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STUDIES IN ACTS      Studies in Acts


14. JOHN MARK - a successful failure


"When Barnabas and Saul had finished their mission, they returned from Jerusalem, taking with them John, also called Mark" (Acts 12:25).

Introduction
John Mark was the son of Mary, who hosted a believers' meeting in her home (Acts 12:12).

Consider the person
Mark was Mary's son and the nephew of Barnabas, the missionary companion of Paul (Col.4:10). Peter may have led him to the Lord as he calls him his 'son' (1 Pet.5:13). Barnabas and Paul brought him to Antioch from Jerusalem after they had delivered the famine relief fund to the apostles (Acts 12:25). Mark accompanied Barnabas and Paul on their first missionary journey as their assistant (Acts 13:5). He was probably responsible for the party's travel and lodging arrangements. For some reason he disserted the missionary group at Perga and returned home (Acts 13:13). Whatever the reason, Paul felt that his action disqualified him for future service (Acts 15:38). At that time Mark was a failure!

Study the Scriptures
About ten years Paul changed his mind about Mark, and recommended him to the Colossian church (Col.4:10-11). He included him among his fellow-workers (Phlm.24). At the end of his life, as Paul anticipated martyrdom, he called for Mark saying, "He is helpful to me in my ministry" (2 Tim.4:11). Mark had worked his way through failure and gained the apostle's respect. Mark is the traditional evangelist of the second Gospel. This is another mark of his successful recovery. He obviously had Peter's confidence, as his knowledge of the words and work of Jesus came from the apostle.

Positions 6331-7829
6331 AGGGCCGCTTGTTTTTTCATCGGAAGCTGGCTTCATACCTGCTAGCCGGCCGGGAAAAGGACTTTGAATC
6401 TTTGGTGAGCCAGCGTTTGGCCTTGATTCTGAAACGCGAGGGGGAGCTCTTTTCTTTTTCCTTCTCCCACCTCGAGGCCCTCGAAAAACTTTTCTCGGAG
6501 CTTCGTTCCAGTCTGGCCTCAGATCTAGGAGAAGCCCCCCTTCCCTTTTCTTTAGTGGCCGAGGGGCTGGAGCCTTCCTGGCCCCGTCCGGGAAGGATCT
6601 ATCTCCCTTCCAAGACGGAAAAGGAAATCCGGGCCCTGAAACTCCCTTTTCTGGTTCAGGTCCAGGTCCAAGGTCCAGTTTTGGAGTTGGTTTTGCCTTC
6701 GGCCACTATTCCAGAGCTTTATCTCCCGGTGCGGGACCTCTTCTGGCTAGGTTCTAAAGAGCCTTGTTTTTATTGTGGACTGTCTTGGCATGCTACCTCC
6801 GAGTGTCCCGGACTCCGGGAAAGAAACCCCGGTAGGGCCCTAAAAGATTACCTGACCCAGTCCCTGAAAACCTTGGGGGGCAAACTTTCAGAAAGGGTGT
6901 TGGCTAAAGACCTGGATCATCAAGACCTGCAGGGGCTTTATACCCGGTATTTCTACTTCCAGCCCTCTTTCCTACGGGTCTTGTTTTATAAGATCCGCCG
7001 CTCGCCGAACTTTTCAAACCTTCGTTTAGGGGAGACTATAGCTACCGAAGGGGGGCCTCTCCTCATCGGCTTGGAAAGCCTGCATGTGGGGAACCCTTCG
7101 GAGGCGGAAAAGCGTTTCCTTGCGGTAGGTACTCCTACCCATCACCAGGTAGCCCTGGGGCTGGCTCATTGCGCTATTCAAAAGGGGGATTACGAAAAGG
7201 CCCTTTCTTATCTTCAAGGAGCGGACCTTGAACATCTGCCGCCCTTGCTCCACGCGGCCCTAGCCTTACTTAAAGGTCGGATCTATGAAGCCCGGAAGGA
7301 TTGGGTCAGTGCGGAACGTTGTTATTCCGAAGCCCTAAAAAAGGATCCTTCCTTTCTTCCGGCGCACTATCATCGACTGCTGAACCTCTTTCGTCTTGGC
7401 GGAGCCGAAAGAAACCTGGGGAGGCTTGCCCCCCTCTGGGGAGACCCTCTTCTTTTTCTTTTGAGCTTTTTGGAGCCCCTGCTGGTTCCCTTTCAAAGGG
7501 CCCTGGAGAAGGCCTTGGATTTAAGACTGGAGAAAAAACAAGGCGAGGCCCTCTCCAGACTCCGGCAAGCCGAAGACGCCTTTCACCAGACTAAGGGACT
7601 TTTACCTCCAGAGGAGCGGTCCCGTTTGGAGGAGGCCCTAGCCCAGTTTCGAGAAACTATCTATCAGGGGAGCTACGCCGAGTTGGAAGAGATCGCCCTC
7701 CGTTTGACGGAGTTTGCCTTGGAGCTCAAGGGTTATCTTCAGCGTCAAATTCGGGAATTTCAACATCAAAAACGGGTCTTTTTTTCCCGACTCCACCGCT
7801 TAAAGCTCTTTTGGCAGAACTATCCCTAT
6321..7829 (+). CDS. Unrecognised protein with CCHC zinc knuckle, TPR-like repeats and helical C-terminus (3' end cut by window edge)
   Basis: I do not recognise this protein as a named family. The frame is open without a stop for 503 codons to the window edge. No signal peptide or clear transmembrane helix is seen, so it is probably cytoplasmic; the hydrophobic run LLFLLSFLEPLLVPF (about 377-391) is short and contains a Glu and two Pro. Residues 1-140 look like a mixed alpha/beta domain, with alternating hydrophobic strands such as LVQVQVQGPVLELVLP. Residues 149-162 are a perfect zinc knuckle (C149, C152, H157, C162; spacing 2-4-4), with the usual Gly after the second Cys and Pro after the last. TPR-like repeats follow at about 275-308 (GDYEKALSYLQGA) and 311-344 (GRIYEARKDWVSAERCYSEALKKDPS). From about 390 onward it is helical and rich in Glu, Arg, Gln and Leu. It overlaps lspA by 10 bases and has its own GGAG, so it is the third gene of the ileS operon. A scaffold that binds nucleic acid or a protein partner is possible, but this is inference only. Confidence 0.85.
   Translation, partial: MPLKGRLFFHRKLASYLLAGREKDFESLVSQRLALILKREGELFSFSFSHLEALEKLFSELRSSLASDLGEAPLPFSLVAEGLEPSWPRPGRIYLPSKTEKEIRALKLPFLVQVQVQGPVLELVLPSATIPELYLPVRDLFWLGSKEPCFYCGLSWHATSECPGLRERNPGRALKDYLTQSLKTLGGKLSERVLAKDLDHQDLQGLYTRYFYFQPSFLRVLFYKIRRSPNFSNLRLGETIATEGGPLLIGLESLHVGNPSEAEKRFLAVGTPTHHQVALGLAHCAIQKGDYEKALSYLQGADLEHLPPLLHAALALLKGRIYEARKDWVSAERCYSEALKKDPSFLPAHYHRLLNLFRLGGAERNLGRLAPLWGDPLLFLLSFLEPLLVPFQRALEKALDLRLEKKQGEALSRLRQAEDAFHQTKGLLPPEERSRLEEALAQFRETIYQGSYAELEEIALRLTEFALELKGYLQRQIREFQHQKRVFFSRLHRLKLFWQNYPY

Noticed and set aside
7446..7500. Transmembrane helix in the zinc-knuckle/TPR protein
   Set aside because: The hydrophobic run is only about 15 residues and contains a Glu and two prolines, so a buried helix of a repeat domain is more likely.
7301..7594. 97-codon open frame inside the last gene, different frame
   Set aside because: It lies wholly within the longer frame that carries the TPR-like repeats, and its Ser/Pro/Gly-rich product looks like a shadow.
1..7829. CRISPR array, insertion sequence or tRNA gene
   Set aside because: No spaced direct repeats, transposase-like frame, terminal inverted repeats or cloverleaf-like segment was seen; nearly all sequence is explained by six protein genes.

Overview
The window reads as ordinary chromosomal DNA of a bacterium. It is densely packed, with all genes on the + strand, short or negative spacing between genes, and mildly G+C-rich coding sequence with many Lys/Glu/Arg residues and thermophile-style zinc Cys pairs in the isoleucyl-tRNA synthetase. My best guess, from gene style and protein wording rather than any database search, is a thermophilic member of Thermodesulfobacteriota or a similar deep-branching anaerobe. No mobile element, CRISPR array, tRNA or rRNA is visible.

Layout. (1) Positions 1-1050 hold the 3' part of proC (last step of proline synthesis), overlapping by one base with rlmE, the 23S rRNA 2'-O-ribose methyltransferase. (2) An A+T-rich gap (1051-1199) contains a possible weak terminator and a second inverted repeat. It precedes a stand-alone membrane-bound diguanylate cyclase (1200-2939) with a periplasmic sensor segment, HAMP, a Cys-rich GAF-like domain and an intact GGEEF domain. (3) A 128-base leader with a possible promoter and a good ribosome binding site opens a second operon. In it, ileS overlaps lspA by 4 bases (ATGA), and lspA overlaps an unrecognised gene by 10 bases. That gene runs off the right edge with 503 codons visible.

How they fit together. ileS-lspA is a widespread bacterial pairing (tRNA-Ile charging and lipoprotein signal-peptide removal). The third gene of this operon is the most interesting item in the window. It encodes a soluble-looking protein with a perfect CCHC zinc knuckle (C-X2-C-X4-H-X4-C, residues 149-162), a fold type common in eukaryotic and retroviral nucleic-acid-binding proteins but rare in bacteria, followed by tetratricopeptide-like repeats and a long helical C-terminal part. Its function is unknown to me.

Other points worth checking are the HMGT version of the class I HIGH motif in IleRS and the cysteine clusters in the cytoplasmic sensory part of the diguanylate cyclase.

Ask questions

1. How did John Mark overcome his failure? No doubt uncle Barnabas played a large part in his restoration to ministry (remember his character: Acts11:23,24). But he may have proved himself on the second missionary journey intimated by Acts 15:36-39.

2. Some scholars suggest the young man who fled naked from Gethsemane was John Mark (see Mk.14:51-52). Does Mark the evangelist admit another failure here? If so, this confession could be part of the restoration process in his life.

3. Compare Mark with Demas the deserter (Col.4:14; Phlm.24; 2 Tim.4:10).

4. Peter failed his Lord (Lk.22:54-62). How would he encourage Mark? See Lk.22:31,32.


Apply some thoughts

1. Talk and pray with those in your fellowship who see themselves as failures.

2. Pray for the restoration of backslidden Christians. Apply Hos.14:1-4.





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Copyright 2008 Vernon Ralphs

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